“Anything that’s human is mentionable, and anything that is mentionable can be more manageable. When we can talk about our feelings, they become less overwhelming, less upsetting, and less scary.”
– “Mister” Fred Rogers (1928–2003)
Under a super moon this week, the final Sabbath of May approaches, and with it the Memorial Day Weekend, as well as the end of Mental Health Awareness Month. Thus, before we bid the month farewell, it seems fitting to address the issue of mental health and where we are with our awareness of the issue – now more important than ever. We often speak about the importance of mental health here in these messages and in our Jewish Family Service and Federation programs. But following a most unusual and challenging year which none of us could have anticipated, this month which is set aside as one to focus on the awareness of this issue is particularly important. There are, of course, many areas to consider under this broad topic: prevention and self-care; remaining aware of the signs of mental health crises in ourselves and our loved ones; understanding what keeps us mentally healthy; how to get help. But perhaps the most crucial one of all is helping to remove the stigma around this issue – engaging in the conversation, remaining open and aware for ourselves and for others, and being ready to truly listen to the stories of others.
As the pandemic continues to wind down, the long-term mental health impact of this global event will certainly be an issue, especially in terms of our re-entry into “normalcy.” Already, we are hearing stories of students being asked to return to school at the end of the year, many to new schools to which they have never physically attended, and some are saying they don’t want to go in person, due to feelings of anxiety. Teachers are frustrated, since many did not feel able to connect to a number of their students virtually, while others managed fine this way. Just as an example, I spoke to four classes last month on the topic of Holocaust education, and more than half of the students had their cameras turned off, so I was speaking to blank screens, leaving me feeling that I had no idea if I was reaching the students. Returning to the workplace is a whole other set of issues for employers to consider: will the office look as it did before the pandemic, or will many workers continue to work from home, now that it is apparent that many tasks are easily accomplished remotely? How does that change the dynamic of our workplaces? Does working alone sitting at a table, as I am now, contribute to the feeling of isolation and perhaps long-term impact of the pandemic, as we consider our new “normal?”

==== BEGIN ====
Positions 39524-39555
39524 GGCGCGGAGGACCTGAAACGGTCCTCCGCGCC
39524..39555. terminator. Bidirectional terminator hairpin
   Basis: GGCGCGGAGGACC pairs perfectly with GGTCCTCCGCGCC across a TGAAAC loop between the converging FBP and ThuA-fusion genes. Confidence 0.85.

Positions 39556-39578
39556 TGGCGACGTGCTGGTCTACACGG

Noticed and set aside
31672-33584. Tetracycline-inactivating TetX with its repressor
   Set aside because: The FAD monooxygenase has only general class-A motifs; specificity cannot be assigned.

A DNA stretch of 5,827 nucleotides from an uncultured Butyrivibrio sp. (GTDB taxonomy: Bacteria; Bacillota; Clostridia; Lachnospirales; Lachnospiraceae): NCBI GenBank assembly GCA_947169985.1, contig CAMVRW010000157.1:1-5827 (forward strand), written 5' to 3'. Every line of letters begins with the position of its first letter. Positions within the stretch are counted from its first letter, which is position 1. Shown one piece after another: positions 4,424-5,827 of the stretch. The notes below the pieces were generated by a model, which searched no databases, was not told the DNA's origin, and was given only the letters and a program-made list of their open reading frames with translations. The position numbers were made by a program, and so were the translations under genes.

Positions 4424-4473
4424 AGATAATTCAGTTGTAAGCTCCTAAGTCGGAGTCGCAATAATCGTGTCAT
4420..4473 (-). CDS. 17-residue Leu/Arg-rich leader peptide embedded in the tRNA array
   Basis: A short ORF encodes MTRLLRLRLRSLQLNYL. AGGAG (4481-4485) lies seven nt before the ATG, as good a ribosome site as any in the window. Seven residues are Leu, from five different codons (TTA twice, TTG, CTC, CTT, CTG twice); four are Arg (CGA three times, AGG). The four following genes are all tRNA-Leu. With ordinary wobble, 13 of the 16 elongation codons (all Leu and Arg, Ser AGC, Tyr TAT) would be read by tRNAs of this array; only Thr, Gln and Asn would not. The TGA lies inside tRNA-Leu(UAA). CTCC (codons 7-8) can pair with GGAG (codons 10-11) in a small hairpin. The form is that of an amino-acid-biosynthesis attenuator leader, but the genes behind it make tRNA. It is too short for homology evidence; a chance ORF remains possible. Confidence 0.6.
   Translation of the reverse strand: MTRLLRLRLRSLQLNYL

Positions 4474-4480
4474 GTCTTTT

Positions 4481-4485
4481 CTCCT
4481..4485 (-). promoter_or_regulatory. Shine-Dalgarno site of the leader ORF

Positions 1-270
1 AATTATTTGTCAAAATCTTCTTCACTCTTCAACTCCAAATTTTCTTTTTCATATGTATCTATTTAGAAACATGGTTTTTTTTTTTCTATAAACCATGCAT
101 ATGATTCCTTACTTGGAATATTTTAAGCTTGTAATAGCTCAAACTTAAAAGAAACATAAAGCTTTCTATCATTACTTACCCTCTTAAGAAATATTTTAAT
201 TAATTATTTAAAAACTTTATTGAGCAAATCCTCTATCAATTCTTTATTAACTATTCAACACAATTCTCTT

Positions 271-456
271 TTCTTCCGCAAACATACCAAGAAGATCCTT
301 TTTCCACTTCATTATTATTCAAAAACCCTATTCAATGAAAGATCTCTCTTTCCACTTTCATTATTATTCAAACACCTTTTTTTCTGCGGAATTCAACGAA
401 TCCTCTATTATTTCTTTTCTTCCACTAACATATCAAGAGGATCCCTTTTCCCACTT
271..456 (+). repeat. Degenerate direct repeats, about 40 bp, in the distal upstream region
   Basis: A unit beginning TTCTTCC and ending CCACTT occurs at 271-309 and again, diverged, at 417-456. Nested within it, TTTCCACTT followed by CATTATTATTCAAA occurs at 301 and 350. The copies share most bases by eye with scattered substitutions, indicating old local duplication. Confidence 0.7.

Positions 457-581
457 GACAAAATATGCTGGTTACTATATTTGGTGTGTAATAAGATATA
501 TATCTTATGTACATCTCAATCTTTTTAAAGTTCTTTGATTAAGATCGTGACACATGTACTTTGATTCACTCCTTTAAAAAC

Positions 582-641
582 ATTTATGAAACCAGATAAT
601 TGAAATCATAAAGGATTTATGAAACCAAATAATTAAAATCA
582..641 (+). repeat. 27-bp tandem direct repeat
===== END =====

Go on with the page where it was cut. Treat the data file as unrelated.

What we know for sure is that more adults and older teens have greater significant mental health issues than ever before – and the question is, as we continue to hear stories of those who struggle, how do we react? And sadly, the stories are everywhere. Friends and family members coping with anxiety and depression, suicides in our schools. It can be overwhelming. And while these conditions may not be contagious the way a virus is, their impact can spread throughout a community and a nation. And it takes more than a mask to “stop the spread.” Just this morning, I heard the story of a courageous, well-known athlete, who has made public his struggle with deep depression and attempted suicide. In a moving piece entitled “Note to My Younger Self,” Hayden Hurst, an NFL player for the Atlanta Falcons, honestly details his journey from rock bottom to his current stronger place to his former younger self. Noting his failed dream of a career as a baseball player at age 21, he tumbled into depression and a freefall into alcohol and drugs, culminating in a suicide attempt. But reaching out to a friend, he saved himself – and he found another road to travel as a successful football player. He beautifully describes his journey using the metaphor of the phoenix rising strong from the ashes. I encourage you to watch him tell his story here in his own words.
Finally, as Memorial Day arrives this weekend, our minds and hearts turn to our veterans, many of whom have always struggled with these issues – we just don’t always remember to notice. A holiday like this is a nice opportunity to get outside and enjoy our families – especially after a long and restrictive pandemic. But it is also an important day to remember those whom we have lost and who have paid the ultimate sacrifice in defending our country. And, of course, it is so important not just to celebrate on this day, but also to remember and to commemorate what the day means. But in addition, research has shown that Memorial Day particularly can be a trigger for veterans who are struggling with their mental health, especially with issues like PTSD (Post-Traumatic Stress Syndrome), as the holiday can be a grim reminder of events they would like to forget, as memories of their tours of duty return at times like this. Since the pandemic has heightened many of these concerns for veterans and for others in our midst, it is important to keep these issues in mind – and our friends and loved ones in our hearts. Look for the signs, never be afraid to ask if someone needs to talk or a shoulder to lean on. Reaching out is always the right thing – asking if help is needed is always the right choice.
Wishing you a Shabbat Shalom – a Sabbath of peace for our souls and for the world,
Ruth Steinberg, LCSW
Director, Jewish Family Service
Photo caption: One of the most comforting ways to address mental health needs is to reach out to another, remembering that others are on the same road you are travelling, as well. Getting outside in nature for a walk or some exercise can be a very positive step too. Research has also shown meditation to be a tremendous help in coping with these issues.